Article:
Last month, we sat down with a member of Sciacca Grill’s team and discussed what makes their establishment stand out from other meathouses and restaurants in Malta. The first helping was so good that we’re back for another! Read on for Part 2 of how the kitchen wizards at Sciacca always manage to leave their customers not only satisfied, but asking for more.
Some of our meats are certified free-range products, although not all of our produce is. One of the best free-range meats we have in house is the Rubia Gallega.
Calves are milk-fed directly from their mother, as this is an important bonding phase for the young animal. Depending on the country and the breed, the cows will either roam eating grass and edible plants, or are given a grain-based feed in order to maximise the marbling content. This serves to create the main distinction between grass and grain-fed cattle, including their nutrient profiles and the flavour of the meat.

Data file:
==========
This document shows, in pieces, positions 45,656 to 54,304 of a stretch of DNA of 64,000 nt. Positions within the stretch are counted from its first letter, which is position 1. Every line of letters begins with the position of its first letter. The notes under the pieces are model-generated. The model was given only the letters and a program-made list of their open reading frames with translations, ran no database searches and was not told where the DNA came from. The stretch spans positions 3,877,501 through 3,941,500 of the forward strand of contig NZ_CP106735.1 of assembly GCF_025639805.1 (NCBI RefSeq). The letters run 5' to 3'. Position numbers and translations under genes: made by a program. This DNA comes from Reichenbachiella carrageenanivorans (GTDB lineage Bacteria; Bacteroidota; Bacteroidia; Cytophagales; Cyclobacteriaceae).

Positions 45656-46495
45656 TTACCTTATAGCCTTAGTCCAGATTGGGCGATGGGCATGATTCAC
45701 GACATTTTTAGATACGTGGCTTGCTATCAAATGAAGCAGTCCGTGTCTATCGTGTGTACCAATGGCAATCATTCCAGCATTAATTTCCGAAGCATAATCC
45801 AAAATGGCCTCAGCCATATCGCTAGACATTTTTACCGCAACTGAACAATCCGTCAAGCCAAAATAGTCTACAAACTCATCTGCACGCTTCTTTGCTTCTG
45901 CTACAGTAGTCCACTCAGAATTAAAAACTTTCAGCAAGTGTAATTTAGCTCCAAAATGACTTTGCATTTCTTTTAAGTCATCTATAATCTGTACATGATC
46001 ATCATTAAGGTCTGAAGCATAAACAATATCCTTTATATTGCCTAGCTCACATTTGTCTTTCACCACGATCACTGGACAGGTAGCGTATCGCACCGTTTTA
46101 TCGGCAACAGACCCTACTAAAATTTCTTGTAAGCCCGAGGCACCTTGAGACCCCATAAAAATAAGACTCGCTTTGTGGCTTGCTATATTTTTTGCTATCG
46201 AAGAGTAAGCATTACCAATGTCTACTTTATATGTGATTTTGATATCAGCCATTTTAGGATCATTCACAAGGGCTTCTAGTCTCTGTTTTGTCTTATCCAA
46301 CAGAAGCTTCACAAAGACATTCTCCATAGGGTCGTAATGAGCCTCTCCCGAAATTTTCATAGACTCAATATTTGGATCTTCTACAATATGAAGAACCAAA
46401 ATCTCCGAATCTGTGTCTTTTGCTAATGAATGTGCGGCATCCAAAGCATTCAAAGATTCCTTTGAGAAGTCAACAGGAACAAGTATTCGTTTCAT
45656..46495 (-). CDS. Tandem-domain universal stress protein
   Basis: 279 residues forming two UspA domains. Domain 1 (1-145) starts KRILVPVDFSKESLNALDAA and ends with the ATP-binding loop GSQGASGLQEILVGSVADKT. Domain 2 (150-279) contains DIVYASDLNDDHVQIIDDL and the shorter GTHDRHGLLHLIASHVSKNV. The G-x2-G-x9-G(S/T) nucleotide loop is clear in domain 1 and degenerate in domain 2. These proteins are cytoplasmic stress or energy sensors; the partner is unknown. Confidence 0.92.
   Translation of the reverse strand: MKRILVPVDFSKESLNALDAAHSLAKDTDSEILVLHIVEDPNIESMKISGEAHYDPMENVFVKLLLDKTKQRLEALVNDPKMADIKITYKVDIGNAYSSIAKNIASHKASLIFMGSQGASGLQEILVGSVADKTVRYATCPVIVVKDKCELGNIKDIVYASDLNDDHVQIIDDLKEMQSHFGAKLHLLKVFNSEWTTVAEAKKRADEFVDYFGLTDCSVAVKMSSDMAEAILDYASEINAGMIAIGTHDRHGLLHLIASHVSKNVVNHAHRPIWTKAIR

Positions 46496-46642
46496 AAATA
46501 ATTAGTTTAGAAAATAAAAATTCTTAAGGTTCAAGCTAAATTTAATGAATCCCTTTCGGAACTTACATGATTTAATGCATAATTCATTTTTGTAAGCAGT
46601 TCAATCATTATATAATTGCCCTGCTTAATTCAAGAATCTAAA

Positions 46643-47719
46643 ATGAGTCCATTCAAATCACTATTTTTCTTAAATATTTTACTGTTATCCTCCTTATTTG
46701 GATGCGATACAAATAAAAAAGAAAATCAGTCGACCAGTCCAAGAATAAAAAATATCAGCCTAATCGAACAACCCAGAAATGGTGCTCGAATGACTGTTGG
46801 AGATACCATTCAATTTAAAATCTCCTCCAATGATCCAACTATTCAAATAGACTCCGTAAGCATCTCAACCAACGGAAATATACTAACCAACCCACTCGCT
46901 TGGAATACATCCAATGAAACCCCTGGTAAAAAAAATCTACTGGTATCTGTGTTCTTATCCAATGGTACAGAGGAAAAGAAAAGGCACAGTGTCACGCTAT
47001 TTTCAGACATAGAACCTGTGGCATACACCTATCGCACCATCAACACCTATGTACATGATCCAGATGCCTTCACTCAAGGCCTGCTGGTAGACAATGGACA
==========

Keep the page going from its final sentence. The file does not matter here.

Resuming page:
Each country has its own regulations and practices for each individual breed. The rule of thumb generally states that grass-fed meat is leaner with less marbling and has an earthy/grassy flavour; an important note is that it cooks 30% faster than grain-fed meat. The latter also has more juiciness, a stronger flavour profile and more tenderness due to the marbling of the meat; however, this is not always the outcome, and the same could apply to certain grass-fed meats too.
The above is all highly dependent on the climate of the country in question, which affects the soil as well as the grass and plants that the cow feeds on. Grass-fed beef from certain breeds, such as the Rubia Gallega, gets its marbling from the fact that the cows are slaughtered at a very old age.
To reduce the high amount of fibres that accumulate over time, we age the meat for a minimum of 30 days. During this process, the blood and water content are dried out by temperature, wind and humidity control.